Amyloid deposits characteristically associated with pancreatic islets of those species (e.g., humans, cats, and monkeys) that develop age-associated forms of diabetes have been shown to represent a concentrated and polymerized form of a previously unknown islet-derived protein identified either as IAPP or amylin. IAPP, a highly conserved and carboxy-terminally amidated 37 amino acid polypeptide with approximately 45% amino acid sequence identity to CGRP, is produced by islet β cells and is cosecreted with insulin in response to glucose and other secretagogues. Prepro-IAPP is synthesized in β cells as an 89 to 93 amino acid molecule, and mature IAPP appears to be formed by enzymatic processing similar to that involved in the formation of insulin. Glucose-stimulated IAPP secretion generally parallels that of insulin and, on a molar basis, IAPP represents about 1% of the amount of insulin secreted. A significant dissociation of IAPP and insulin secretion (associated with relatively greater upregulation of IAPP secretion) is observed in response to marked hyperglycemia, suggesting that IAPP and insulin expression are differentially regulated. The amyloidogenicity of IAPP in only a very limited number of species is importantly related to the amino acid residues inherently found in the 20-29 region of IAPP from those species. The 25-28 region of human and cat IAPP is identical in structure and appears to be the most important amyloidogenic sequence common to the human and cat. In vitro fibrillogenesis studies have shown that amino acid substitutions in this region especially affect the amyloidogenicity of IAPP. Studies in dogs and cats suggest that aberrations in β cell synthesis (or processing) of IAPP may lead to an increased concentration of IAPP in the local milieu, thus providing a second prerequisite for the self aggregation of IAPP to form islet amyloid. IAPP has been implicated to have physiological roles in glucose regulation, hemodynamics, calcium homeostasis, and as an anorectic agent. The major current interest in IAPP concerns its potential relationships to glucose metabolism and the development of type 2 diabetes. Evidence has been provided which indicates that IAPP can inhibit glucose- stimulated insulin secretion by β cells, and that IAPP can also potentially contribute to the pathogenesis of type 2 diabetes by increasing hepatic glucose output and by inducing peripheral insulin resistance. The significance of these various implicated actions of IAPP with respect to the pathogenesis of type 2 diabetes has been questioned primarily on the basis that the concentrations of IAPP used to produce these affects have generally been more than 1000-fold higher than concentrations found normally in the circulation. The high concentration of IAPP used to demonstrate the reported effects on β cells, liver, and muscle are within the same range of IAPP concentrations needed to displace CGRP from its receptors. It is possible, therefore, that the reported effects of IAPP on these cells is mediated by binding of IAPP to CGRP receptors. Resolution of these key questions concerning IAPP concentration and effect relationships, together with the identification of specific IAPP receptors, are of vital importance to understanding the real significance of IAPP in type 2 diabetes. Increased production and secretion of IAPP have been implicated as important factors in both the development of islet amyloidogenesis and the development of type 2 diabetes. The possible linkage of aberrations in IAPP production and secretion to amyloidogenesis appears to be supported by studies in cats and dogs. It is also interesting that overproduction and hypersecretion of IAPP by β cells has been demonstrated to occur in isolated islets from rats with spontaneous or experimentally induced obesity and hyperinsulinemia (116). These observations in rats are potentially important in that obesity and hyperinsulinemia are commonly observed in humans with type 2 diabetes. Further documentation is needed to confirm the existence of spontaneous in vivo aberrations of IAPP production in humans and cats. Also, it needs to be determined whether potential aberrations in IAPP secretion are only secondary to prolonged hyperglycemia or obesity or whether primary genetic factors may be implicated. Studies to date have not supported a genetic linkage between IAPP and type 2 diabetes. However, further studies of the 5'-upstream regulating region of the IAPP gene are needed to clarify the role of IAPP gene regulation in this most common form of diabetes in humans.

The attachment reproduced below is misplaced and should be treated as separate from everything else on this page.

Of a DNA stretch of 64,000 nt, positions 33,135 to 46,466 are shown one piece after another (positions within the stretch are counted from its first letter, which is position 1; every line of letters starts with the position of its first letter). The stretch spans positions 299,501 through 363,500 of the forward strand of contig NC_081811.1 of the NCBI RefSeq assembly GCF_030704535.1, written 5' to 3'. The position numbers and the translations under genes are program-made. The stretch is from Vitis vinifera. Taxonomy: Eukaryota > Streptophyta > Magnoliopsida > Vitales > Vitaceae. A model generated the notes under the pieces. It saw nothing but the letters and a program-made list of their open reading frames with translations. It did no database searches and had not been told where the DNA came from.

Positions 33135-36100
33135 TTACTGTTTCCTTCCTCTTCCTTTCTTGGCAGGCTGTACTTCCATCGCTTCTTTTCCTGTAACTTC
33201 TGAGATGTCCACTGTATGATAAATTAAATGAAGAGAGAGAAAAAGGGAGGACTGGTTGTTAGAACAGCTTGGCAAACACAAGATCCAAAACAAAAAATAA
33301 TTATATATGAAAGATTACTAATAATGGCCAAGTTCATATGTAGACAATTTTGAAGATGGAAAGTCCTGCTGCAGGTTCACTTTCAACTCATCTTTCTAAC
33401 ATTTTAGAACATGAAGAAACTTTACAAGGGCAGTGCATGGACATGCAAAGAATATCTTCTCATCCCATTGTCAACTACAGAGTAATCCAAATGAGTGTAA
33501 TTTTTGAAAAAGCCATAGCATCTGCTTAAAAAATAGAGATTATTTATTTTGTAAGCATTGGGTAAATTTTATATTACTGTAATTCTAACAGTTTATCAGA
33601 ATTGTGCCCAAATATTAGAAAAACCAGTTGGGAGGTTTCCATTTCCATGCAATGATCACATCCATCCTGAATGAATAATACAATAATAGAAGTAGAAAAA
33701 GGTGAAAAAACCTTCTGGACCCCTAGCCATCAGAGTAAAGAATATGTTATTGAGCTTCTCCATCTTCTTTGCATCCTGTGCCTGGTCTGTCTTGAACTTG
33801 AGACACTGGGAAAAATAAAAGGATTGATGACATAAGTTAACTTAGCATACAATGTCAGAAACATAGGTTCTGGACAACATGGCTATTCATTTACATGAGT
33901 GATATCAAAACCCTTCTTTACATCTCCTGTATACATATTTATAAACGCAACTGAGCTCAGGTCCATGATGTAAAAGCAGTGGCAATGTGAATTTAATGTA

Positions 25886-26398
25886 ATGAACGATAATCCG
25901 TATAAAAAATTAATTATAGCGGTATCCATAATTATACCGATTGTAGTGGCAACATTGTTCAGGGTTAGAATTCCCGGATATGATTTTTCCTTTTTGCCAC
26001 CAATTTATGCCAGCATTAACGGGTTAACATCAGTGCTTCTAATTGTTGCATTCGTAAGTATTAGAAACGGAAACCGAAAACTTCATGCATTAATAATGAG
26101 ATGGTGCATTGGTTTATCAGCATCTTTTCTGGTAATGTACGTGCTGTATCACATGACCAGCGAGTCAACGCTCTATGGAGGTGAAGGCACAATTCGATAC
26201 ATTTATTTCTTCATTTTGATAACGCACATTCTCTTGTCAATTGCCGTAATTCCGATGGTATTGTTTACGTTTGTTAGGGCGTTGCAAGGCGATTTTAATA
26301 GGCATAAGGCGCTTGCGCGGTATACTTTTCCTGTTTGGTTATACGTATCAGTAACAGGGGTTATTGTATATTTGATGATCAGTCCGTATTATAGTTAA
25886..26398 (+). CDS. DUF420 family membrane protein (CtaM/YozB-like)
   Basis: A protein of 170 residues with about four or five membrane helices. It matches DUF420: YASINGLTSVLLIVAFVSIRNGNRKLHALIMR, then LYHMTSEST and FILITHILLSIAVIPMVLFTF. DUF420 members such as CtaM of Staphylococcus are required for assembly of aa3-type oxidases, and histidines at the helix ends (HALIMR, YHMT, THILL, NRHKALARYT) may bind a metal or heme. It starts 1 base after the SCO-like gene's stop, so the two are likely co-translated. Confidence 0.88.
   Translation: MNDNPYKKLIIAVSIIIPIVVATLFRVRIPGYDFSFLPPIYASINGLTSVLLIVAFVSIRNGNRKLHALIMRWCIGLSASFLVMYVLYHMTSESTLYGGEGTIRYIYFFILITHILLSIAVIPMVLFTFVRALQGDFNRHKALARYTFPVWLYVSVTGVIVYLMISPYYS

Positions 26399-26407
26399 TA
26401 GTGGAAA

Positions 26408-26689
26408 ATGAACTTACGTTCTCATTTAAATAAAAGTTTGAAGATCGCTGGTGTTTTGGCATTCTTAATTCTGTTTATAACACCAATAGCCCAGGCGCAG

|Original language||English (US)|
|Number of pages||14|
|State||Published - 1992|